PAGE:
One of the joys of following football teams that aren`t too good is that it makes you realise that the club that means so much to you may not be so bad after all.   Yesterday Southampton didn`t have a game, rather they were wallowing in the relief of the so called `mid winter break` following their narrow defeat on Tuesday evening in the FA Cup replay at Tottenham.   That`s two games now when the Saints have performed very well but come away with nothing to show for their efforts.

So, yesterday my football mind was fixed on other things - Gillingham managing yet another goalless, if not soulless draw away at Burton Albion;  Maidstone hung on to secure a narrow 1-0 win over Braintree (I`ve always wondered why Braintree is called Braintree - is there a magic tree there somewhere?);  Wimbledon contrived to lose at home to Fleetwood but were denied the inspiration of our street`s local hero Scott ("Six pack") Wagstaff due to an injury picked up in training;  Truro City also lost, meaning that the scramble for promotion at the top of Southern League South is becoming a bit serious.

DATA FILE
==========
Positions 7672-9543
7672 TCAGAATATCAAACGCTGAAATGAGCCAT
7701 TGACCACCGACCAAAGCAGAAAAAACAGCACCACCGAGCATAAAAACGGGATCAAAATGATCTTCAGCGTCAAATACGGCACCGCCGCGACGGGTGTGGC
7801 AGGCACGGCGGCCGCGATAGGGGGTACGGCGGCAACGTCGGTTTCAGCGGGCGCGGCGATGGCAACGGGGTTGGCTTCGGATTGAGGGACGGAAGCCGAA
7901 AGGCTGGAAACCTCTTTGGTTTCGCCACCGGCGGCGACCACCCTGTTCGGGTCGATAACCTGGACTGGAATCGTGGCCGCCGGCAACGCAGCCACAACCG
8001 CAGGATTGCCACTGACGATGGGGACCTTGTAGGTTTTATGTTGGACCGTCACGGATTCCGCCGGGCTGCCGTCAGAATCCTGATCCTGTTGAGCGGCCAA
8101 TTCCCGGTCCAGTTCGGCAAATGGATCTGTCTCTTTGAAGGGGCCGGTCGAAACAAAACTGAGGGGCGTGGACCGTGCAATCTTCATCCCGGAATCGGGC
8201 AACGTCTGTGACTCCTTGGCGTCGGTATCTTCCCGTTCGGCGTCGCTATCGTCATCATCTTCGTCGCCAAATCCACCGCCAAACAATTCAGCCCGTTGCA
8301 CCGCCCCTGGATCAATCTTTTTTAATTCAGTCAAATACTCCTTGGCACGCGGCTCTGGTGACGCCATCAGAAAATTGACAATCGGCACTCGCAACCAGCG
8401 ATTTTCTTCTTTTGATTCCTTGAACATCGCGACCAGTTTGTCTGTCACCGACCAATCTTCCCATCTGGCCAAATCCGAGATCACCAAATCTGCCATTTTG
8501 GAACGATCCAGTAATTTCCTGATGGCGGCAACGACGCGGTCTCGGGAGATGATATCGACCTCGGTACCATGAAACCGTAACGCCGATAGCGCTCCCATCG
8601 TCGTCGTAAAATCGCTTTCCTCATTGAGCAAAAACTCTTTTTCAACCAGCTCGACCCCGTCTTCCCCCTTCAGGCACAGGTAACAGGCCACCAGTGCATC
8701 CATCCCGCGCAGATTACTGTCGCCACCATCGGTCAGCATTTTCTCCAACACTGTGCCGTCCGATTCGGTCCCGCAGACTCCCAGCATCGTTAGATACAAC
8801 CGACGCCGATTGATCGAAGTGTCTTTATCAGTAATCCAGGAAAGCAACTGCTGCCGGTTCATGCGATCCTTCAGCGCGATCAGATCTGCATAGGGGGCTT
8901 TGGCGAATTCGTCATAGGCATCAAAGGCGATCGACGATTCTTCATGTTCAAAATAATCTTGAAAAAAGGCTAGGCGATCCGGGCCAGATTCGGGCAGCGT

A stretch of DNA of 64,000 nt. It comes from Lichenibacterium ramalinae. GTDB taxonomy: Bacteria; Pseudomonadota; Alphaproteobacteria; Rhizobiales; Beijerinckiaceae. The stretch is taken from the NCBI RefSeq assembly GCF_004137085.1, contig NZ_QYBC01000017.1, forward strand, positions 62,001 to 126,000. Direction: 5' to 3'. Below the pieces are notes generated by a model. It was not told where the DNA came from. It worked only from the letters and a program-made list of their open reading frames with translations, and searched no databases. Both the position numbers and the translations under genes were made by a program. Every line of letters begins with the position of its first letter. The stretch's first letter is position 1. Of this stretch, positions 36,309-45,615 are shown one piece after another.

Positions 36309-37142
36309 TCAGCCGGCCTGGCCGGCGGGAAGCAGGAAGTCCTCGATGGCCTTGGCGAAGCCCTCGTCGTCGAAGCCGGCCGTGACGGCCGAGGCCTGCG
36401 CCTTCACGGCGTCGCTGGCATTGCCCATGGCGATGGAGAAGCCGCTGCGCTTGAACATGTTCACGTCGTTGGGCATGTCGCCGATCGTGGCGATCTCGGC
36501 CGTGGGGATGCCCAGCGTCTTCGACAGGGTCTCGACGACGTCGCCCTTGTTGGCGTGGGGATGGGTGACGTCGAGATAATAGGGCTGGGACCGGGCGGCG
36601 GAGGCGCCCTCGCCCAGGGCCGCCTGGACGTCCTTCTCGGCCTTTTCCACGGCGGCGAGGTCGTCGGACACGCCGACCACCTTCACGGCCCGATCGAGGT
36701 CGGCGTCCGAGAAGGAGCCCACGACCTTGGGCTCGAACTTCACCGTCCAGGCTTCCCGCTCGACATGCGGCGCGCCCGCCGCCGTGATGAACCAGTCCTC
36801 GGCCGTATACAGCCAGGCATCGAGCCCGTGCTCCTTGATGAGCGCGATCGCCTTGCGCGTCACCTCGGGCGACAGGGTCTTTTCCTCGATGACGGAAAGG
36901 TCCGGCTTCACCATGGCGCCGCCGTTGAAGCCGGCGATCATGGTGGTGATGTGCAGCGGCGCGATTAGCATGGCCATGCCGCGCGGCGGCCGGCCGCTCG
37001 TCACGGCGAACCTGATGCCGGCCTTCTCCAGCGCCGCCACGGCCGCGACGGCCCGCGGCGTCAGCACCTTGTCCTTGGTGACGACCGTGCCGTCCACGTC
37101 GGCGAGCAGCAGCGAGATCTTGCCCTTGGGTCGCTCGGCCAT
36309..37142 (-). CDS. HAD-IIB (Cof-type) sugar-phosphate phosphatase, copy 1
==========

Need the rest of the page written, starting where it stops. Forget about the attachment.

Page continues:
But what is even more serious are the goings on at Fort William in the Scottish Highland League.  For some years now, The Fort have been pretty hopeless in terms of results on the pitch but in the process have garnered a large world-wide following of those like me who revel in and identify with the world of the underdog.  But something strange is happening up there in the lee of Ben Nevis.   After a win and a draw already this season, yesterday they went to Turriff in Aberdeenshire and won again, this time 2-1 against Turriff United.  That, combined with Lossiemouth losing at Deveronvale meant that Fort William now have seven points and have risen to third from bottom of the Highland League with seven games in hand (due to postponed matches) on the teams above them.

At this rate they might well end the season with a double figure points tally and for the first time in living memory finish above the bottom of the table.   For romantics like me, it is hoped that they might soon remember their place and get back losing ways......

Tuesday, February 04, 2020

Today is the 4th of February.  It comes round each and every year, of course and each time it does it takes me back 60 years when things happened to change my life forever.